Dr hab. Grażyna Kubica-Heller (Institute of Sociology, Jagiellonian University in Krakow)
    Dr Wojciech Kucharski (The “Remembrance and Future” Centre in Wroclaw)
    Tomasz Pietrasiewicz (The “Grodzka Gate ‐ NN Theatre” Centre in Lublin)

    Organising committee members:
    Katarzyna Bock-Matuszyk, Alina Doboszewska, Jakub Gałęziowski, Marcin Jarząbek, Dobrochna Kałwa, Wiktoria Kudela-Świątek, Agata Stolarz, Karolina Żłobecka

  • 2019-03-29 - 2019-03-31 All day

    CALL FOR ABSTRACTS:

    “New Perspectives on Cultural Contact and Exchange”

    ** EXTENDED DEADLINE – JANUARY 27, 2019

    ** PLEASE NOTE: We are well-funded and are happy to contribute to transporation and accommodation costs.

    We invite abstract submissions for a colloquium to be held at the University of Illinois, Urbana-Champaign.

    Date and Time: March 29-31, 2019 (Friday evening to Sunday afternoon)

    Venue: Levis Faculty Center, 919 W. Illinois St., Urbana, IL 61801

    Keynote Speakers:

    Gabriela Currie, University of Minnesota (Music)

    Instrumental Journeys in Premodern Eurasia

    Ronald Schleifer, University of Oklahoma (English)

    Aspects of the Culture of Modernism: The Discipline of Economics and the Rise of Corporate Capitalism in the Late Nineteenth Century

    The colloquium is the culmination of a year-long interdisciplinary faculty-graduate student research cluster sponsored by IPRH: the Illinois Program for Research in the Humanities. Participants in “Transmission, Translation, and Directionality in Cultural Exchange” have been exploring the problematics and methodologies of researching cultural contact and exchange across time and space and at multiple scales. The colloquium is intended to foster spirited conversation among graduate students and faculty who can bring their current research projects and share and receive feedback from participants and faculty respondents across a variety of fields.

    We are interested in 20-minute presentations that address key questions: How can we define “cultural contact and exchange?” What forces are at work in the transmission and reception of “cultural artifacts”? How have geopolitics and economics influenced the movement of stories, music, sports, and myriad other forms of cultural production over time? How do the conflicting influences of nationalism, global networks, and changing technologies act to impede and/or facilitate cultural exchange? What kinds of institutions (formal and informal) have had the most impact in fostering cultural exchange? What kinds of evidence can we use to prove that cultural transmission has occurred?

    We especially encourage abstracts from scholars working on cultural contact and exchange in premodern eras, as well as non-humanities fields.

    SUGGESTED TOPICS INCLUDE:

    Cultural contact and exchange via text, orality, music, dance, art, sport, digital media, and beyond
    Geopolitics and the economics of cultural exchange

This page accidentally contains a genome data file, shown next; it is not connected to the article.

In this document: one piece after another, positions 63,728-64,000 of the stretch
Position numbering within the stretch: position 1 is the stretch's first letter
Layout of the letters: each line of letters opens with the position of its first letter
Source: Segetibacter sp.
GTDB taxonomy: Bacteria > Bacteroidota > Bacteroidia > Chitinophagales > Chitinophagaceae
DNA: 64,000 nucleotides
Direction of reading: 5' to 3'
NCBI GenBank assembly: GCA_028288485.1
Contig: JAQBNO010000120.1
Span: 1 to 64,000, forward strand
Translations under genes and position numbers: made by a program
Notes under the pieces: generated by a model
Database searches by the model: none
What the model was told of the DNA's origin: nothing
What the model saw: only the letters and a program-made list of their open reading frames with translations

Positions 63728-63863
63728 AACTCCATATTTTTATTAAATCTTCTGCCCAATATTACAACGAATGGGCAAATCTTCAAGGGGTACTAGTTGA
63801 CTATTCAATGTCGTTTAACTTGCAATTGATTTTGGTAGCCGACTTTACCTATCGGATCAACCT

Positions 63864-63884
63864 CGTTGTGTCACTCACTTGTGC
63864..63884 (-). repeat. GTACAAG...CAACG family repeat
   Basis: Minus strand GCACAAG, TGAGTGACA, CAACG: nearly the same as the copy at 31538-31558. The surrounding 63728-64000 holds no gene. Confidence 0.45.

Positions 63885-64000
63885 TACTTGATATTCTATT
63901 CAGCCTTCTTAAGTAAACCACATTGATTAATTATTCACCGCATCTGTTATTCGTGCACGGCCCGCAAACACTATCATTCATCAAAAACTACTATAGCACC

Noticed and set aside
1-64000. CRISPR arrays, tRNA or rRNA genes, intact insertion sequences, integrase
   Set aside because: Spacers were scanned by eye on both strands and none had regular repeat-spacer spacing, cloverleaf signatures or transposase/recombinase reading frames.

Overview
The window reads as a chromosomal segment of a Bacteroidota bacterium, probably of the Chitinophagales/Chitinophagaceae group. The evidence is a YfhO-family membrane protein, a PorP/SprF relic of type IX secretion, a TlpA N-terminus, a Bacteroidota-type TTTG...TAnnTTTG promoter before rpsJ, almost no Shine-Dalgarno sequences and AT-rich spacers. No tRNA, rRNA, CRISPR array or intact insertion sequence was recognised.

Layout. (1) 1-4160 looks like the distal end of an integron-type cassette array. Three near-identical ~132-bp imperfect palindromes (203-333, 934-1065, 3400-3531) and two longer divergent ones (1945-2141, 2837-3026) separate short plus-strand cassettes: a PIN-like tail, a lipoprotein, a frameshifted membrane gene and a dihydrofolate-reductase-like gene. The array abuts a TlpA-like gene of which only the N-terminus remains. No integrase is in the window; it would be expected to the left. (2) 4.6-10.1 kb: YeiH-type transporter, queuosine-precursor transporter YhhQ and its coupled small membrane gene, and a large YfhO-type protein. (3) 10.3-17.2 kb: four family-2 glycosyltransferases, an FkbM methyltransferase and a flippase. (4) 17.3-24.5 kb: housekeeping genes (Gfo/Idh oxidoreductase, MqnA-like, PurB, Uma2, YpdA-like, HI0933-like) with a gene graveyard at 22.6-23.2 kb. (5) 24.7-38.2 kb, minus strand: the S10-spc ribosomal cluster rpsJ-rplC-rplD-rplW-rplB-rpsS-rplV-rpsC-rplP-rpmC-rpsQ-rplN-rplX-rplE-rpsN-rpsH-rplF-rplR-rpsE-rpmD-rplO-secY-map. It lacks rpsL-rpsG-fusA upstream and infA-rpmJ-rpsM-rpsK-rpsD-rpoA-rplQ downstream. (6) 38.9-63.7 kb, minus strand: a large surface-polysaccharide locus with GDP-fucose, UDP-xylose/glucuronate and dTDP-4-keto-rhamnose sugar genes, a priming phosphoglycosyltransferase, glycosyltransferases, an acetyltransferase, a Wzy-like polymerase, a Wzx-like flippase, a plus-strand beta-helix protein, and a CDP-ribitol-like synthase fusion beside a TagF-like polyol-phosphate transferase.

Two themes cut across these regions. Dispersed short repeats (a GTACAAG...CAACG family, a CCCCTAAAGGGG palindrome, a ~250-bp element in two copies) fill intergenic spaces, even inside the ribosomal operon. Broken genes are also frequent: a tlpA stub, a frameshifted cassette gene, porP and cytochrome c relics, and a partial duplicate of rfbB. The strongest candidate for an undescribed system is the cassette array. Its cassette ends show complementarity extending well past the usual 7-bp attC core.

Historical perspectives on dynamics of cultural exchange
    Legal perspectives (copyright, ownership of cultural artifacts, etc.)
    Media of transmission
    Memory and myth-making
    Regional and global networks of cultural transmission
    Technological modes (textual, material, digital, oral, etc.) of cultural exchange
    Translation, migration, and/or nationalism in cultural contact and exchange

    The colloquium will be free and open to the public. Refreshments will be provided and the organizers will assist in finding affordable lodging for out-of-town presenters. Please submit a 300-word abstract by January 27, 2018, to culture.iprh@gmail.com.

    Questions? Contact Eva Kuras or JiHyea Hwang at culture.iprh@gmail.com.

    Organizing Committee:

    Professor Robert Markley (English)

    Professor Carol Symes (History)

    Professor Robert Tierney (Comparative and World Literature, East Asian Languages and Cultures)

    JiHyea Hwang (PhD Candidate, Comparative and World Literature)

    Eva Kuras (PhD Student, Comparative and World Literature)

  • 2019-03-30 10:00 - 2019-03-30 14:00

    NOHANZ Seminar and Workshop
    Experiences and Opportunities in Oral History
    Saturday 30 March, 10am-2pm (with lunch)
    Waitemata Room, Auckland Central Library

    Join us for our first NOHANZ Auckland regional event of 2019!
    You will hear from Deborah Shepard, a biographer, oral historian and teacher of memoir, whose new book
    The Writing Life (2018) features oral history interviews with twelve of New Zealand’s most acclaimed and
    admired authors.
    After the seminar, we will host a workshop on developing your oral history project and applying for
    oral history grants including the New Zealand Oral History Awards.
    The workshop will cover:
    • Key tips on how to write a successful application
    • Selling your project
    • Budget advice and feasibility
    It will be a great opportunity to workshop your ideas with fellow oral historians in a supportive environment.
    We ask for a $5 koha towards catering.
    Please RSVP to infonohanz@oralhistory.org.nz
    The Writing Life: Twelve New Zealand Authors by Deborah Shepard
    An account of the genesis of the book The Writing Life beginning with an oral history project for the NZ Society